Piedmont Heights Walking Tour
Gotham Way Park & Creeks
Gotham Way Park
This park is owned by the Piedmont Heights Civic Association, not the City of Atlanta. The 2.5 acres was gifted to the neighborhood by Stein Printing Company in 1957 so that it could serve as a buffer between the existing homes and the new printing plant being developed. Originally called Monroe Park, the park was officially dedicated as Gotham Way Park in 1961.
Plans are underway to enhance Gotham Way Park with new playground equipment, a walking path, and more. Your contributions are greatly appreciated and can be made to the Piedmont Heights Community Improvement Foundation (a 501(c)(3) organization).
Creeks in Piedmont Heights
Little known to most Piedmont Heights residents, there are quite a few creeks running through our neighborhood. In Gotham Way Park there are three creeks—yes, three. One is completely underground except for a portion to the west of Gotham Way just before it dead ends at the park entrance. The other two, barely more than “wet weather” creeks, run through the low, undeveloped east end of the park and are almost hidden by undergrowth in the deep drainage area.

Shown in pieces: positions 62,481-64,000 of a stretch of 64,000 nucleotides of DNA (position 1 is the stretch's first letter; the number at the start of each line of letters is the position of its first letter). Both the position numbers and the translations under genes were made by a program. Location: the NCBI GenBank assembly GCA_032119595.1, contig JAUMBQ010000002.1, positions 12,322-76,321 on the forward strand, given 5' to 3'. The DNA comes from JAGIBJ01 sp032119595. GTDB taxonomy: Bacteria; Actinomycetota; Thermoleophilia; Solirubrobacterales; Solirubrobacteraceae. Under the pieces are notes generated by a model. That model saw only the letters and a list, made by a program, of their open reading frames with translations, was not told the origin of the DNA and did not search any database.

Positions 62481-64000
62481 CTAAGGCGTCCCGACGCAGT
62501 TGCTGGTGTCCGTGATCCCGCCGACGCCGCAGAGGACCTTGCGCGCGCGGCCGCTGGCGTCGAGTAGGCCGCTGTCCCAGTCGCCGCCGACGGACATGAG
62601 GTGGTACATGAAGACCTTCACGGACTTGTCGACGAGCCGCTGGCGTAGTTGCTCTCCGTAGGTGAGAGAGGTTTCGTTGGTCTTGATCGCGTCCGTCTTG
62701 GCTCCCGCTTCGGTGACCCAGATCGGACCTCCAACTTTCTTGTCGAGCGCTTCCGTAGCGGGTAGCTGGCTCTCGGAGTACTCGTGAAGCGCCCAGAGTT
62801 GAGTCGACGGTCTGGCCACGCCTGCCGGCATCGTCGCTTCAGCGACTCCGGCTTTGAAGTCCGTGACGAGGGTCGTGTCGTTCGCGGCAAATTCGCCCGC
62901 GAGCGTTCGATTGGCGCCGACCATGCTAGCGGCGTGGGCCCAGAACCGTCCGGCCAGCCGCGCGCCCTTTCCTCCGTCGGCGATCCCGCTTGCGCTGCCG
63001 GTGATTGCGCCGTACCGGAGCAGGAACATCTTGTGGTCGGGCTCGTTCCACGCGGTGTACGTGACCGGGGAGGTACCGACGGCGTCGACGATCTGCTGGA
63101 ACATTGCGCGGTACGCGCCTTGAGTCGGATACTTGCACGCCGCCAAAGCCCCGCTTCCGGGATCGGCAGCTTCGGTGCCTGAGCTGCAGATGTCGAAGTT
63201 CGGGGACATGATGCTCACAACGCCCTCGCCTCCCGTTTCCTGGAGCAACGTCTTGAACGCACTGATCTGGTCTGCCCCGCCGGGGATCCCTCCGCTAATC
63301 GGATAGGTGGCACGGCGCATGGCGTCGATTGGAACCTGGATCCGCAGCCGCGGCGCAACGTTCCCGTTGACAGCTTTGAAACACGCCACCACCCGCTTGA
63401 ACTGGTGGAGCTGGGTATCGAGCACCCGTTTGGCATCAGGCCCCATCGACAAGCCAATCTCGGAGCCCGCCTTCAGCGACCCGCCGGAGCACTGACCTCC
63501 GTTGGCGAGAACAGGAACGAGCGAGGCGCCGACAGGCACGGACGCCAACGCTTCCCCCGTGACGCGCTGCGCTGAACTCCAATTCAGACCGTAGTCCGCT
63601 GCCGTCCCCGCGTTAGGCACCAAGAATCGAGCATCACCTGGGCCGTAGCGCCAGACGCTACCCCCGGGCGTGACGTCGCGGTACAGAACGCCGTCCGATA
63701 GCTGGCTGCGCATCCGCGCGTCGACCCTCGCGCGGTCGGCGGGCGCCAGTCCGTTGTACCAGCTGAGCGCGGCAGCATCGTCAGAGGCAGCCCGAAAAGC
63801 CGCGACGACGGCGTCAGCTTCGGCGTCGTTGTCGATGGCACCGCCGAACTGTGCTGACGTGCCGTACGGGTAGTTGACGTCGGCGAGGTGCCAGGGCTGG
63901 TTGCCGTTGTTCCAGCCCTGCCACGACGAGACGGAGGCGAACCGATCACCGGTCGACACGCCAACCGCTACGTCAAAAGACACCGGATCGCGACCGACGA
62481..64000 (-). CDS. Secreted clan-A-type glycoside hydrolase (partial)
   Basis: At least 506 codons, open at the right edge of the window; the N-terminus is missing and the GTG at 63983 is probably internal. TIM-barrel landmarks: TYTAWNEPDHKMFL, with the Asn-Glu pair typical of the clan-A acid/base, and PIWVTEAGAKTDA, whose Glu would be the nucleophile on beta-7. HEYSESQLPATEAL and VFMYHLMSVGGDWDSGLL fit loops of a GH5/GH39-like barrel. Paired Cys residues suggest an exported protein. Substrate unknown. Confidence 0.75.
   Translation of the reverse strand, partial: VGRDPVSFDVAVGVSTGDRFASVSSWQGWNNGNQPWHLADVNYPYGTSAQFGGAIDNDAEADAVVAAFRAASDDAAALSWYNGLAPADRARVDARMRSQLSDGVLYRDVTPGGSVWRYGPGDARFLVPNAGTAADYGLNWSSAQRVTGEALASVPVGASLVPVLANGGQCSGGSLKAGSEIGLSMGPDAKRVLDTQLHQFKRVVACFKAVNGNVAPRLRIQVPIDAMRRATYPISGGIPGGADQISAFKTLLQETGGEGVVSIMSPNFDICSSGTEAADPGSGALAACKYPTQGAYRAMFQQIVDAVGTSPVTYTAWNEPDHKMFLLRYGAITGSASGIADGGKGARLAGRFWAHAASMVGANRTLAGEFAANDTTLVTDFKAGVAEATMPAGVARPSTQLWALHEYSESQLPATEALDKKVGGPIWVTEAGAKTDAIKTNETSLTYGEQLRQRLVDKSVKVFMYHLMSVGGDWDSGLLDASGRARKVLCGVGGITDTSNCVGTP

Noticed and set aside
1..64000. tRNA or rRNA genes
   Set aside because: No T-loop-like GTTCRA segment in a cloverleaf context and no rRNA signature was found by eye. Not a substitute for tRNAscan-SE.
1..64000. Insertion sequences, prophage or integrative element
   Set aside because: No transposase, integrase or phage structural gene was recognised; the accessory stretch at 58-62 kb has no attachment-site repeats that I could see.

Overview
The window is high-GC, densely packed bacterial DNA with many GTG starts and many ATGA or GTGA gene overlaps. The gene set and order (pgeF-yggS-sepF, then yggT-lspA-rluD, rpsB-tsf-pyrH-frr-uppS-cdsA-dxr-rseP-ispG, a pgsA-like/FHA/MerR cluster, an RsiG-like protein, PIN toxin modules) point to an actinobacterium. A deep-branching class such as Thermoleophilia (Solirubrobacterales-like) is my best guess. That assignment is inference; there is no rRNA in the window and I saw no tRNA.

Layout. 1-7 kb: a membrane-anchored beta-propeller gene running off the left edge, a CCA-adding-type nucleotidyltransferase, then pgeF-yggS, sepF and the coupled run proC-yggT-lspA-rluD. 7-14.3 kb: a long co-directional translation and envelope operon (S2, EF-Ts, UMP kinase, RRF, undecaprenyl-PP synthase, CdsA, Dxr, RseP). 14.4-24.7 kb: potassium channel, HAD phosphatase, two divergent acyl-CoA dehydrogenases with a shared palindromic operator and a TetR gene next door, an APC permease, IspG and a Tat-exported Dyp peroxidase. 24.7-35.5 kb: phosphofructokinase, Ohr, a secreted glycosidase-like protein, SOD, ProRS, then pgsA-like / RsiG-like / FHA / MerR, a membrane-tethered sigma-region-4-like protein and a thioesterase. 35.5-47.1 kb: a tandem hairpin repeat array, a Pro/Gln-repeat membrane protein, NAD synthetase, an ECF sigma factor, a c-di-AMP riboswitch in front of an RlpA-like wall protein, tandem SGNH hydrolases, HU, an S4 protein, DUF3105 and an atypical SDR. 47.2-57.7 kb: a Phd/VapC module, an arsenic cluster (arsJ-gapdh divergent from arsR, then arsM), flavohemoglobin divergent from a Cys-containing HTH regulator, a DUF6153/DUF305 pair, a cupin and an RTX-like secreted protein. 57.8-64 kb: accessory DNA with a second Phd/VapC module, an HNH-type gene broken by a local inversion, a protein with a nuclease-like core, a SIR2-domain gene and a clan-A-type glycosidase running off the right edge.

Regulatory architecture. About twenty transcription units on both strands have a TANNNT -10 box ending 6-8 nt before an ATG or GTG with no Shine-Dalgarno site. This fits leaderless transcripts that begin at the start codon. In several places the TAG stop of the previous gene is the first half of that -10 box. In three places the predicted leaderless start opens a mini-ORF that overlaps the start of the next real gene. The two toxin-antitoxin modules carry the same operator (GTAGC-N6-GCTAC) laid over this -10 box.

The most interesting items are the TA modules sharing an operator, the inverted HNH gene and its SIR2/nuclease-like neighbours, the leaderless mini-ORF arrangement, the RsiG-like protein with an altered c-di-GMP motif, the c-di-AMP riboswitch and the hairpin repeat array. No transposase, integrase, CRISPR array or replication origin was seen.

Even historic Clear Creek, our neighborhood’s largest creek, gets little recognition. It is almost invisible, because its deep channel is visually blocked by the buildings backing up to it at Ansley Mall and Ansley Square. And there are other creeks even more hidden.
For example, a creek that runs through the Ansley Golf Club fairway beside the homes on Golf Circle actually originates near the Rock Spring Presbyterian Church. It runs between Allen Road and Piedmont Way for a short distance before disappearing under Monroe Drive, Flagler Avenue, and the BeltLine to reemerge at the golf course.
Another completely hidden creek runs underground down Rock Springs Road between Rockridge Place and Rock Springs Lane. If you listen at the manholes in the street, you can hear it gurgling.
No doubt there are other creeks in the neighborhood that have long since been piped underground by the City. After all “Rock Springs” is plural, which means more than one, and they all had to drain somewhere.
Major Neighborhood Projects